Learn how to keep both hardy and tender herbs on hand with these tips from StopWaste as they offer the third installment of our newsletter series about delicious ways to use foods and store them right to keep them fresh longer. You’ll also find food storage tips and a recipe from StopWaste in our Fall issue.

Many chefs—professional and amateur alike—consider fresh herbs to be a secret to their success. No matter if you use them in traditional ways or experiment with new pairings, fresh herbs can infuse dishes with flavor and fragrance in a way their dried counterparts cannot.

But how do you keep fresh herbs handy in the kitchen? You could grow your own herb garden to always have fresh ones on hand. But if you are buying fresh bundles every time you cook for just those few twigs you’ll use, some simple storage tricks can extend the life of those fresh herbs for up to two weeks.

Tender herbs

For tender herbs like mint, dill, parsley, and cilantro, remove any wilted leaves, trim the stem ends, and place the bunch into a jar or glass with 1–2 inches of water. (Be sure to change the water when it starts to get cloudy.) Loosely cover the herbs with a plastic bag and place them in the refrigerator for up to two weeks.

Hardy herbs

Woody or hardy herbs like rosemary, thyme, sage, and chives should be arranged lengthwise on a damp paper towel, rolled up, and then sealed in a plastic bag for storage in the refrigerator.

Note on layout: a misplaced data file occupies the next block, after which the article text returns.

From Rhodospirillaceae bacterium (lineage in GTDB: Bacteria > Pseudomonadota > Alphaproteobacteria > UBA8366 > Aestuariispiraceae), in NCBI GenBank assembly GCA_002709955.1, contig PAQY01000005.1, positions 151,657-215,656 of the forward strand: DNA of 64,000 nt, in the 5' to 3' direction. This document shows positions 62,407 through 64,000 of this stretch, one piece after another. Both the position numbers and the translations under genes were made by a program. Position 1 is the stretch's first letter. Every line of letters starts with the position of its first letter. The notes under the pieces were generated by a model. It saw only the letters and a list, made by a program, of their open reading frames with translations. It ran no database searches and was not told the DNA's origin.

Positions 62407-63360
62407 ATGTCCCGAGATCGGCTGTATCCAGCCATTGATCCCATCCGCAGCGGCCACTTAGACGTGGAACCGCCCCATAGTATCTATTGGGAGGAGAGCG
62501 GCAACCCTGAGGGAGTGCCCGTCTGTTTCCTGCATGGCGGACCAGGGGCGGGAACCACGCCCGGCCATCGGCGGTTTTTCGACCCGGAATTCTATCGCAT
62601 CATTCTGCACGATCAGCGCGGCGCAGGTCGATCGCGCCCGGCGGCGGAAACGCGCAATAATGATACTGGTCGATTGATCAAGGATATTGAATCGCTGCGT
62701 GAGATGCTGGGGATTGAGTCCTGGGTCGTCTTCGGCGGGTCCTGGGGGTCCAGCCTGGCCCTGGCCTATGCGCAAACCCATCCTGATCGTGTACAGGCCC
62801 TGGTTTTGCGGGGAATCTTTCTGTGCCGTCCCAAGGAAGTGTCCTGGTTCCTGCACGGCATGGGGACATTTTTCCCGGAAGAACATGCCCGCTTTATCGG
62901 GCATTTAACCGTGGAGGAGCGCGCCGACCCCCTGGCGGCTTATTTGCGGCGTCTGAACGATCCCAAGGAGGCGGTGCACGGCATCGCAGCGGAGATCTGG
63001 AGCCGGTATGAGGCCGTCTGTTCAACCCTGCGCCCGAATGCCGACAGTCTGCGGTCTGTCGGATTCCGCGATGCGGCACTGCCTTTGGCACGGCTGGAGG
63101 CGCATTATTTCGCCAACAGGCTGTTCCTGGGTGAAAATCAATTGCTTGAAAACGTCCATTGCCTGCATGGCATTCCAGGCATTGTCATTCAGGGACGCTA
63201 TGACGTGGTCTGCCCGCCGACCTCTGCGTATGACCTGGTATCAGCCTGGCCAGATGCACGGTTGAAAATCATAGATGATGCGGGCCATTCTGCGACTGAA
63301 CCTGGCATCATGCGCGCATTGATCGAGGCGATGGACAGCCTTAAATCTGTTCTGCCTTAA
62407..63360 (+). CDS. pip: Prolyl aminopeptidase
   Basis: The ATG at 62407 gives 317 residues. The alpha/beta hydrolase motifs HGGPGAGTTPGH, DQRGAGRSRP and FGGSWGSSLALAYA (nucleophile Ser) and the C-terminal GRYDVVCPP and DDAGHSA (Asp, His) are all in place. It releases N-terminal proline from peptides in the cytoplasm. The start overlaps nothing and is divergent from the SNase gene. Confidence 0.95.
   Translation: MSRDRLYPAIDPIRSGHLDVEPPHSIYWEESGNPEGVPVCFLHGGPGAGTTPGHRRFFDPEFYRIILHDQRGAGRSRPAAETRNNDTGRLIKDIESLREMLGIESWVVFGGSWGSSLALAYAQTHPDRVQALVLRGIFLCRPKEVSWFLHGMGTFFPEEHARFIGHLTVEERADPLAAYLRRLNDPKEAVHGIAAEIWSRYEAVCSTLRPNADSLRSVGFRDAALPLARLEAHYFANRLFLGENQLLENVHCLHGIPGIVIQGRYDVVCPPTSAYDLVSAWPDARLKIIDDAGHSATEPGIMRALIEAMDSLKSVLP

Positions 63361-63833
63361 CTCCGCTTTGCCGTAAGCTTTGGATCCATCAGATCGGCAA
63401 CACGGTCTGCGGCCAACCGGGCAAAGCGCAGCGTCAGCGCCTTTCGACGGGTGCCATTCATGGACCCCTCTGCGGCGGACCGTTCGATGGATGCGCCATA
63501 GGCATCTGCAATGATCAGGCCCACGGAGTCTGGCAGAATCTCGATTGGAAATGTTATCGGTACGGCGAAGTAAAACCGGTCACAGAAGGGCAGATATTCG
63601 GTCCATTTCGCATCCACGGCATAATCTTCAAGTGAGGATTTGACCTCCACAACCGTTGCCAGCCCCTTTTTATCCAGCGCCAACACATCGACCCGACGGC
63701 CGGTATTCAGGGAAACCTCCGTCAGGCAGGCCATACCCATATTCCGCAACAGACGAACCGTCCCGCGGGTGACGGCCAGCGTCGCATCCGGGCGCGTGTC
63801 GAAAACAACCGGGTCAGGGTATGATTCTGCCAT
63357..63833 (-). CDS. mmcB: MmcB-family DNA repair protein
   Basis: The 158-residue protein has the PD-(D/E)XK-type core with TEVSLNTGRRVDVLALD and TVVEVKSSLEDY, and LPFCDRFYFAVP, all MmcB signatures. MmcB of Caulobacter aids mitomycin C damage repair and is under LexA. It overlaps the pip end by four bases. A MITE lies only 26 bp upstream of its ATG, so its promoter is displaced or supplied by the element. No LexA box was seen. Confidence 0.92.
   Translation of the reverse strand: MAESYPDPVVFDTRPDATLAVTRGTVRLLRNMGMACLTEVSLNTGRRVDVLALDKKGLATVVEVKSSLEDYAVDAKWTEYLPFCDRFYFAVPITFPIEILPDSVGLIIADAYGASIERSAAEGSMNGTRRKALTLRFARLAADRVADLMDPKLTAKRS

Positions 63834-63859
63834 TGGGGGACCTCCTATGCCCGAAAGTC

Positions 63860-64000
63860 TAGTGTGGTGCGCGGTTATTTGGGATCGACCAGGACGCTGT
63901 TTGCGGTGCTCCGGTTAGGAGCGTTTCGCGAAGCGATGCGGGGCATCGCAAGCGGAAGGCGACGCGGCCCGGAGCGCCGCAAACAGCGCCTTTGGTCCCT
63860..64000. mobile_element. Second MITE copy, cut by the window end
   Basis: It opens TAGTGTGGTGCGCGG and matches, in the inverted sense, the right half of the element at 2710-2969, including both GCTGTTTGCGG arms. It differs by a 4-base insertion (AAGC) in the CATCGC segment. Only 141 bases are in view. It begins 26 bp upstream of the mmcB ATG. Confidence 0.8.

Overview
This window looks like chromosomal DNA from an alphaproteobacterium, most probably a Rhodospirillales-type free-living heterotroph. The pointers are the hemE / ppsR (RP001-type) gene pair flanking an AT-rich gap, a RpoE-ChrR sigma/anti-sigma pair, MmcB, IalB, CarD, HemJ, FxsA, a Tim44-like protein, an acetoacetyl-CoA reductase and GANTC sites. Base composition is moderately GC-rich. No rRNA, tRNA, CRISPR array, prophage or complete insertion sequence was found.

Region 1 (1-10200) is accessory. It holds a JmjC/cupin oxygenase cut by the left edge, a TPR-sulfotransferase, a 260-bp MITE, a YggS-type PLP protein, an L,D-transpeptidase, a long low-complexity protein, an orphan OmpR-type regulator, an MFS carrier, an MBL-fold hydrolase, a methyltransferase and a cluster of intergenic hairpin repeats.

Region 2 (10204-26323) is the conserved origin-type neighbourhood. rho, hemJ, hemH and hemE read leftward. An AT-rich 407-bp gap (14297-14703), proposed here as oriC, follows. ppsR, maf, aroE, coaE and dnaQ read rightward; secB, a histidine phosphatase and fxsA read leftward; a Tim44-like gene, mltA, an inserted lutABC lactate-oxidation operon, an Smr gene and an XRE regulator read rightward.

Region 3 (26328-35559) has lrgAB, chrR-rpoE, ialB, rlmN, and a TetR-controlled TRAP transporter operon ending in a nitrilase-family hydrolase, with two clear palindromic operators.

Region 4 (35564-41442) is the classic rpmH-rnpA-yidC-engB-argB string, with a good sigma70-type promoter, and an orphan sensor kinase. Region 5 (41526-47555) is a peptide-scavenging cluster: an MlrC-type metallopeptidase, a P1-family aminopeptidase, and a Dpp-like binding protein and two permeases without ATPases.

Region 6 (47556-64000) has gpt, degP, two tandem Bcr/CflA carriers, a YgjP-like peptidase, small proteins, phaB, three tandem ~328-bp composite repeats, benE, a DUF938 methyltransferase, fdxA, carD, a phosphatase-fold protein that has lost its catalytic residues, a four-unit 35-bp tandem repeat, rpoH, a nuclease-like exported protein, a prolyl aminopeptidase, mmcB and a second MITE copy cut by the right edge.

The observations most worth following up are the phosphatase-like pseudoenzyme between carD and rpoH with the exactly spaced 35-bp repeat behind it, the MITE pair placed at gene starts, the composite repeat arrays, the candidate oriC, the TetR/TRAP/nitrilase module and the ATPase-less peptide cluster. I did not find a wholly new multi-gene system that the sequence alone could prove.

A great way to store hardy herbs long-term is to make herb cubes by freezing them in oil or butter.

Frozen Herb Cube

Ingredients: leftover herbs, olive oil/butter

You’ll need: knife, cutting board, ice cube tray, plastic wrap, freezer storage bags.

Wash and dry your leftover herbs, then chop (rough or fine, depending on your preference). Fill individual ice-cube tray cells up to full with the chopped herbs—feel free to mix them—then pour olive oil or melted butter to just cover the herbs in the ice cube tray. Cover the tray with plastic wrap and freeze overnight. Once they are frozen, remove the cubes from the tray and store in labeled bags in the freezer for up to 6 months.

Use these herb cubes to start off any dish that calls for oil and herbs.

For more tips and easy-to-follow recipes that reduce food waste and make the most of food you already have, visit StopFoodWaste.org, a project by Alameda County public agency StopWaste.

Sponsored content. Photos courtesy of StopWaste.